The mortgage servicing game

This lengthy post covers different ways in which mortgage servicers can get ahead.

Interpreting the PSAs

Private label non-agency RMBS have pooling and servicing agreements (PSAs) that govern how the servicer gets paid and what the servicer can/cannot do.  RMBS vary in the terms of the PSAs.  For example, some of them do not allow for any loan modifications.  In general:

  1. Servicers are incentivized to perform loan modifications.  If a home ends up in foreclosure, the servicer no longer gets paid its servicing fee, which is a percentage of the UPB (unpaid principal balance) since the home is no longer in the mortgage pool.  On top of that, the servicer has to eat the cost of financing advances on the delinquent mortgage.  It has to effectively lend money to the mortgage investors at 0% interest for certain unpaid principal+interest payments (that the borrower would have otherwise paid if they weren’t delinquent) and foreclosure costs.  The servicer will also have non-reimbursable expenses associated with foreclosures.  Reimbursable expenses vary from PSA to PSA.
  2. Servicers are incentivized to avoid short sales if the borrower is current.  If the borrower continues to pay the mortgage, the servicer will continue to collect its servicing fee.  A short sale would eliminate the servicer’s servicing fees.
  3. Servicers are incentivized to be low cost and to provide minimal customer service.
  4. Servicers are incentivized to spend as little money as possible repairing REOs and to sell them as quickly as possible.
  5. The servicer can exploit the PSA to drive business towards affiliated adjacent businesses.

To my knowledge, the most egregious example of a servicer pushing the limits was when Nationstar tried to sell non-performing loans (allegedly at fire sale prices) on  This benefits Nationstar because it gets to recoup its advances quickly.  The plaintiff argued that the sale was a clear breach of contract under the PSA (complaint).  The lawsuit was later settled out of court and Nationstar reversed its sale of NPLs.

Force-placed insurance

If the borrower does not pay insurance via escrow and does not pay for sufficient insurance, the servicer may purchase insurance on the borrower’s behalf.  The servicer can make the borrower pay for overpriced insurance.  In return, the servicer can take kickbacks from the insurance company.  That may be in the form of:

  • Insurance commissions.  (The excuse is that consumers normally pay commissions on insurance they purchase.)
  • Profit sharing agreements.
  • Reinsurance deals.
  • Free or discounted services.  Specifically, the insurer (or an entity/middleman working for it) may do the work of figuring out which mortgages require force-placed insurance.  The givers and takers of kickbacks has an incentive to increase the number of force-placed insurance policies so they will find excuses to force-place insurance.  For example, flood zone changes can cause situations where a homeowner’s existing insurance is technically insufficient according to the mortgage contract.
  • Fees to access the servicer’s records.
  • Fees for services provided by the servicer or the servicer’s affiliate.  Benjamin Lawsky’s letter to Ocwen talks about this.  He suggests that SWBC paid kickbacks through paying fees to access to Ocwen’s loan files and fees to Altisource for loss draft services.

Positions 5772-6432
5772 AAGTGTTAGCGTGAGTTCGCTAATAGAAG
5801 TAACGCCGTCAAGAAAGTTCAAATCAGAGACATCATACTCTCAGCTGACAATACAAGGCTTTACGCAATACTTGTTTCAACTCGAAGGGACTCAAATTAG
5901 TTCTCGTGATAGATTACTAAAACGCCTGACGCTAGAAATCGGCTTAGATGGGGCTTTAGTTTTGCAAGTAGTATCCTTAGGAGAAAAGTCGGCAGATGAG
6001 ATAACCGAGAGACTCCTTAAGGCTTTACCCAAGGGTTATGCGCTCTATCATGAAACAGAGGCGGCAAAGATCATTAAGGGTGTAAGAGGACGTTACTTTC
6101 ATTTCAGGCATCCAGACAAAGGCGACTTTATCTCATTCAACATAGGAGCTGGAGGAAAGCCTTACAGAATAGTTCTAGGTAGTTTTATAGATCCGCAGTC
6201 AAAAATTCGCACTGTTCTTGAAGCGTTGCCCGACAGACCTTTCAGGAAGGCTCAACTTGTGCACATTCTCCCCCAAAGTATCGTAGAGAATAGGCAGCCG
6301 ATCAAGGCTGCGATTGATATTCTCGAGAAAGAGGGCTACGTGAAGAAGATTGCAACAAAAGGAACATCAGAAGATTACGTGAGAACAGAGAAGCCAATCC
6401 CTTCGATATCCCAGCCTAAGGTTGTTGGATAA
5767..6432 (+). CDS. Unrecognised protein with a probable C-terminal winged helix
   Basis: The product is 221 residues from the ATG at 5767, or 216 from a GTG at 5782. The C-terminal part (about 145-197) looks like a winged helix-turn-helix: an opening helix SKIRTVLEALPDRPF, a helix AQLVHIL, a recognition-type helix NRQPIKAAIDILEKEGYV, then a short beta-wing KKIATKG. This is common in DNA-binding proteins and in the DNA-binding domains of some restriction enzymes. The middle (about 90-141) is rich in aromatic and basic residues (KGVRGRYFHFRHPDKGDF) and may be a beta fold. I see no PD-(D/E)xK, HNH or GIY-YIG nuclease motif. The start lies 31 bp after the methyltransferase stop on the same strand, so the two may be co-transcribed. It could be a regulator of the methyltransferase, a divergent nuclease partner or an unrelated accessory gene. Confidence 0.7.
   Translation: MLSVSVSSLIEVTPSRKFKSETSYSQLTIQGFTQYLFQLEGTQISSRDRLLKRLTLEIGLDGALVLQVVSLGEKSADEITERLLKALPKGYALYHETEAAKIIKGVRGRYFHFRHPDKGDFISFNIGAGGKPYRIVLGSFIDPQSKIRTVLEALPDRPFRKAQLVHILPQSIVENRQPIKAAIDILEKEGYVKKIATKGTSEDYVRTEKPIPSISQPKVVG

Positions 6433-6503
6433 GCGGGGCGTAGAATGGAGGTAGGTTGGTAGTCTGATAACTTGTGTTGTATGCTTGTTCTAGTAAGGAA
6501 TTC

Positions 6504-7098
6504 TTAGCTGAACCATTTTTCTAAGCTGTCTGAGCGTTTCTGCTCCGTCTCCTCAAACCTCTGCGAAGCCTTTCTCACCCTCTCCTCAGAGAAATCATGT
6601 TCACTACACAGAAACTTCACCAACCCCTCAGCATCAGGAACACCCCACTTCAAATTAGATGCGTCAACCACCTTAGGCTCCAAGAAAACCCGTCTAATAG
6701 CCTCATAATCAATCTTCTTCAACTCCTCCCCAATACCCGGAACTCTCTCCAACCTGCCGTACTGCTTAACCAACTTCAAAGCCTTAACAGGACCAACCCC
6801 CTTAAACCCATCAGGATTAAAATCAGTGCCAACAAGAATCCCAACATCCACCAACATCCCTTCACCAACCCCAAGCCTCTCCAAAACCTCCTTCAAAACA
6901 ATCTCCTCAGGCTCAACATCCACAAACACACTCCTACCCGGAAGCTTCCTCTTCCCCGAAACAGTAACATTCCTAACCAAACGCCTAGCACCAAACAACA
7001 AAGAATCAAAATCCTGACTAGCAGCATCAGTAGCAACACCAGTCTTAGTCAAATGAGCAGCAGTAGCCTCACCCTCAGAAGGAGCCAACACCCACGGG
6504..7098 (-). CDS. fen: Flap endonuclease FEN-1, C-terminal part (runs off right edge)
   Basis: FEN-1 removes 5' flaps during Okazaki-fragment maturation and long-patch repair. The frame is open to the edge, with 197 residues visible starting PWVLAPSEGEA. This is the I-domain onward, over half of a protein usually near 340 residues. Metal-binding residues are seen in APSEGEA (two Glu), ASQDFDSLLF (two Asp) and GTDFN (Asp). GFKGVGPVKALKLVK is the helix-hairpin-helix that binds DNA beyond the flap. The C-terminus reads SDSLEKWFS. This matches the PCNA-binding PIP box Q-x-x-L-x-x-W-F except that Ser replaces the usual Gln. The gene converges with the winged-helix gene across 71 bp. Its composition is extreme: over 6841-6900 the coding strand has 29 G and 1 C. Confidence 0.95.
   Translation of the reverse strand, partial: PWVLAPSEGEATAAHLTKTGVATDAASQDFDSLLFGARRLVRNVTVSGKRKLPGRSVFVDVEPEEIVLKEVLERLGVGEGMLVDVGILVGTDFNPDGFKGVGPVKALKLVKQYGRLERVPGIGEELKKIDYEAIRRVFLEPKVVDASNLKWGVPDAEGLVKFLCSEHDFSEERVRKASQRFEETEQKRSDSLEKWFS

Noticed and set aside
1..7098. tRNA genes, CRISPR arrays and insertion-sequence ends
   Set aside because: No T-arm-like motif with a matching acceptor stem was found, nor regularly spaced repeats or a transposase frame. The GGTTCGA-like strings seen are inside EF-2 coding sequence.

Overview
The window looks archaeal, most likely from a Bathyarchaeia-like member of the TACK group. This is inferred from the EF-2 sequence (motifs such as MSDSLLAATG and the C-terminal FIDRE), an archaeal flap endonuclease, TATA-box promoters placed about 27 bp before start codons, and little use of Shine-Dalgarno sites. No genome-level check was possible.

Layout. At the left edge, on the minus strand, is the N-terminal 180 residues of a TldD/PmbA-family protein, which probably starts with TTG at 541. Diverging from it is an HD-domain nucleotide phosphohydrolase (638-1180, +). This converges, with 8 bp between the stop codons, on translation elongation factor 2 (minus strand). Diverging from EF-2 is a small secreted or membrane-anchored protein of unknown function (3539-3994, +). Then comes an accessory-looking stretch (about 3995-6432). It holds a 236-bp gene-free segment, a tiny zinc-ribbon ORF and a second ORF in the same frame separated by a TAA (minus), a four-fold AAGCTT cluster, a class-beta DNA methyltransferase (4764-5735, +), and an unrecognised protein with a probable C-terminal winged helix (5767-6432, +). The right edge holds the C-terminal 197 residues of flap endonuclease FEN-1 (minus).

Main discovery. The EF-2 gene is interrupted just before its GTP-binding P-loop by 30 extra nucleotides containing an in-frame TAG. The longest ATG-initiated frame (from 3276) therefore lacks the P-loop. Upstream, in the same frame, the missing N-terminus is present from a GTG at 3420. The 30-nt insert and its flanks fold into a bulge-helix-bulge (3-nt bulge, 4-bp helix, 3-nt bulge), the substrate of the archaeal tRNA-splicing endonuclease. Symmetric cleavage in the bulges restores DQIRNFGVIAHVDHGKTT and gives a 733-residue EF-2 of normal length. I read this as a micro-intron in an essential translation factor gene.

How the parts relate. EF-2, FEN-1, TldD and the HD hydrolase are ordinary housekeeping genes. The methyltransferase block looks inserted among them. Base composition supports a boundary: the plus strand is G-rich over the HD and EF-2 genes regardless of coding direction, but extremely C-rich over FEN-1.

Ocwen and Altisource have provided very little disclosure on its force-placed insurance practices.  8-K/A filings for Beltline Road Insurance Agency (one of Homeward’s fee-based businesses) mentions “insurance commissions”.  An obscure 8-K filing associated with the Homeq acquisition states:

Certain amounts in the historical statement of operations of HomEq Servicing have been reclassified to conform to Ocwen’s presentation. Insurance commissions revenue has been reclassified to Servicing and subservicing fees.

That’s all I could find about Ocwen receiving fees that could be construed as kickbacks on force-placed insurance.  In my opinion neither Ocwen or Altisource did a good job in disclosing the risks associated with force placed insurance practices or the revenues from such practices.

Nationstar (NSM) groups its “insurance commissions” as Other fee income for its Servicing segment.  Its 10-K states (emphasis mine):

Other fee income was $238.1 million for the year ended December 31, 2013 compared to $35.1 million for the year ended December 31, 2012, an increase of $203.0 million, or 578.3% due to higher commissions earned on lender placed insurance and higher REO sales commissions. Solutionstar contributed $185 million of the 2013 fee amounts.

Both Nationstar and Walter’s 10-K contain substantially more disclosure about lender/force placed insurance than Altisource and Ocwen.  Both Nationstar and Walter mention the change in GSE rules that effectively banned the practice after June 2014.

Legal settlements

The big banks have paid settlements over force-placed insurance.  See my post on force-placed insurance.

On November 12, 2014, Altisource closed its force placed insurance brokerage business “given the uncertainties with industry-wide litigation and the regulatory environment” (here is one of my posts on the news).  Presumably Altisource and Ocwen will not be engaged in risky practices in the future.

Both Nationstar and Green Tree / Walter have not renounced insurance commissions or other revenue streams related to force-placed insurance.

Fees paid to adjacent businesses